I was home in Colorado this past week when the blizzard hit. Blizzards in Colorado aren’t uncommon; usually they contain very little snow, but a bitter, cold, gusty wind. This one, however, it was lots of snow, and that bitter wind. When most of us want to stay curled up inside by the fire, or putting together a puzzle while drinking hot chocolate, or watching bowl football games, livestock producers are taking care of what’s so important to them.
For my family, we run two cattle herds of black and red angus. I didn’t get any pictures of the reds, but just looking at this picture of the black herd can be chilling. Many of you might think this is inhumane, but livestock are created to withstand this type of weather. Even though they have snow on them, they have layers of thick, winter hair, plenty of condition (aka fat) and the protection of hills and windbreaks to keep them warm. These ladies were hungry, even though we fed them just the night before, but eating helps them warm up. The hay we fed will double as feed and bedding. They day after this picture was taken, the sun came out, and the ladies were able to push through the snow to find the nutritious grass and were just as fat and content as they were when this picture was taken.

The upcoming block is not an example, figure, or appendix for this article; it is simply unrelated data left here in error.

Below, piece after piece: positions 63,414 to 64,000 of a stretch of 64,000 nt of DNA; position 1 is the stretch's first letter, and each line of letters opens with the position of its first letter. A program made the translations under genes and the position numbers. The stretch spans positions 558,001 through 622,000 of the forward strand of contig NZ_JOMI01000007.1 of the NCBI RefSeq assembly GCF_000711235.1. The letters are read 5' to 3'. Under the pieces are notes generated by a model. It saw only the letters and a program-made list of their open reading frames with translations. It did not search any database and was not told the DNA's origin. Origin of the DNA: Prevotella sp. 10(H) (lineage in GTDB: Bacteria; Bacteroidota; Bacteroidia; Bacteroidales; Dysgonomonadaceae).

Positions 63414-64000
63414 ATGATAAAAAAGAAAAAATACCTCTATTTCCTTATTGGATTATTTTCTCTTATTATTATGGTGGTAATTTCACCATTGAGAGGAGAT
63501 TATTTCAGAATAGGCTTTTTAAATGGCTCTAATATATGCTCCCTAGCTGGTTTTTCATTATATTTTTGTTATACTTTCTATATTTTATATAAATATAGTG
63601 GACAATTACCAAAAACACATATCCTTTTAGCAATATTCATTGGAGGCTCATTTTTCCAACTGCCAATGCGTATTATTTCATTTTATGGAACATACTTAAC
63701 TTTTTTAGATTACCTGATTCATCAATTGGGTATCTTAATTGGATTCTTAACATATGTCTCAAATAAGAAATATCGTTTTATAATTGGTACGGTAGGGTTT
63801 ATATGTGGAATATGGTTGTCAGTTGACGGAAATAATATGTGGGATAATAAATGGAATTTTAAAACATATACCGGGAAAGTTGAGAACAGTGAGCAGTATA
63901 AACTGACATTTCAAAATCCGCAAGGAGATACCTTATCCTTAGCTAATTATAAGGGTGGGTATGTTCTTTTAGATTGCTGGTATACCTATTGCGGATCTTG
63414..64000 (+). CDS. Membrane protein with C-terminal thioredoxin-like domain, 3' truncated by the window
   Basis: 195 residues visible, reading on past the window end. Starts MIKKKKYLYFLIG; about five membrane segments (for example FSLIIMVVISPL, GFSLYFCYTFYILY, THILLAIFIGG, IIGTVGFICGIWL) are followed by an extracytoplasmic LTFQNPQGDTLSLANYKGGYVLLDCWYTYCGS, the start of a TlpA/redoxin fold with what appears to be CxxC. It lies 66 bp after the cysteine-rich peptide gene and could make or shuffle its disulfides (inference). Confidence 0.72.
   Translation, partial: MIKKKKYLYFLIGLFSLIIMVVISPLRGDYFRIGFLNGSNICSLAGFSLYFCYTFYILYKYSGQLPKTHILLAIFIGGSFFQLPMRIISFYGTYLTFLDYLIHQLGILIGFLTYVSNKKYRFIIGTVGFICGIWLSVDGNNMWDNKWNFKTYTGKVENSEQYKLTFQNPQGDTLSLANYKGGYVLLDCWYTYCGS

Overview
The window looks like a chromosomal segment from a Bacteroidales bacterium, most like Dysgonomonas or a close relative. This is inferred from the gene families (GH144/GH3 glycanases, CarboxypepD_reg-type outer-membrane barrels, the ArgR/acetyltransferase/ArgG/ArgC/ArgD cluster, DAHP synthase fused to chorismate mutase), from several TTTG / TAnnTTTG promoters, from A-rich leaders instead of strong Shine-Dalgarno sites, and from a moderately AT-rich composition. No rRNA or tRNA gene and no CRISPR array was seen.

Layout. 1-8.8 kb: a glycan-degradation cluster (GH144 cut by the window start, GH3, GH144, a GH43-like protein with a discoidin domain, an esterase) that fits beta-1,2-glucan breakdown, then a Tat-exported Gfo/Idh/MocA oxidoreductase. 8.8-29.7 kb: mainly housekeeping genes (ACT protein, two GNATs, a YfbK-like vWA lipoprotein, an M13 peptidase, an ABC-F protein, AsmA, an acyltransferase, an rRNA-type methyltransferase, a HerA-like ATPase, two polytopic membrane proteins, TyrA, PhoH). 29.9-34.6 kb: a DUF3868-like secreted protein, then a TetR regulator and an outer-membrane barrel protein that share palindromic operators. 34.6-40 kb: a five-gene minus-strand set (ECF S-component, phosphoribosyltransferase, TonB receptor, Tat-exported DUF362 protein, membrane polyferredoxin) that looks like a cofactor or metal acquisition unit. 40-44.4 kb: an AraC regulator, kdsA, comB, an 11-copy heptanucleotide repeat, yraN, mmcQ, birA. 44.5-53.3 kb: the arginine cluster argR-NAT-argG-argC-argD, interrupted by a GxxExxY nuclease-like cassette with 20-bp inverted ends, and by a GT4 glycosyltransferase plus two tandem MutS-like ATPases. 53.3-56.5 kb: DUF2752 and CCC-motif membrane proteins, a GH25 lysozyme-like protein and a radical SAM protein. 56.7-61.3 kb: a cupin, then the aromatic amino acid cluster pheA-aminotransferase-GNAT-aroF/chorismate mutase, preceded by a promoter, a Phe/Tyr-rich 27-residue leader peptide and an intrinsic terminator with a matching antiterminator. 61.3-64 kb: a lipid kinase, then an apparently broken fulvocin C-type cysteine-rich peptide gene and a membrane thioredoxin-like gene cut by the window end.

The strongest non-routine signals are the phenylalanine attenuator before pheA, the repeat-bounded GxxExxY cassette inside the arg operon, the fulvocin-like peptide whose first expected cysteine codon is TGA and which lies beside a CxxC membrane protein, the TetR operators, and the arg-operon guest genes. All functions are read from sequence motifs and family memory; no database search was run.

Many others cared for their livestock throughout this blizzard that affected many states. You can read Janice’s blog, who posted The 2009 Blizzard through Tweets by Two Farmers, where she shares about two producers in Nebraska who tweeted while taking care of their land and livestock. This picture, by one farmer, Debbie, shows how hard the wind was blowing and drifting the snow.
He was out on Christmas day braving temperatures at 20 below and checking on his cows who sought protection from winds in excess of 30 mph which lasted over 3 days. He even shows a video of his hogs outdoors and spoke for them that without a factory farm, they were not enjoying Christmas when normally they would be in a temperature-controlled, heated barn. You can watch it here.
Livestock owners took care of their animals even before celebrating Christmas with their families. They are practicing true animal welfare. What are you doing to practice animal welfare? Share your story with others, especially those who want to destroy this industry.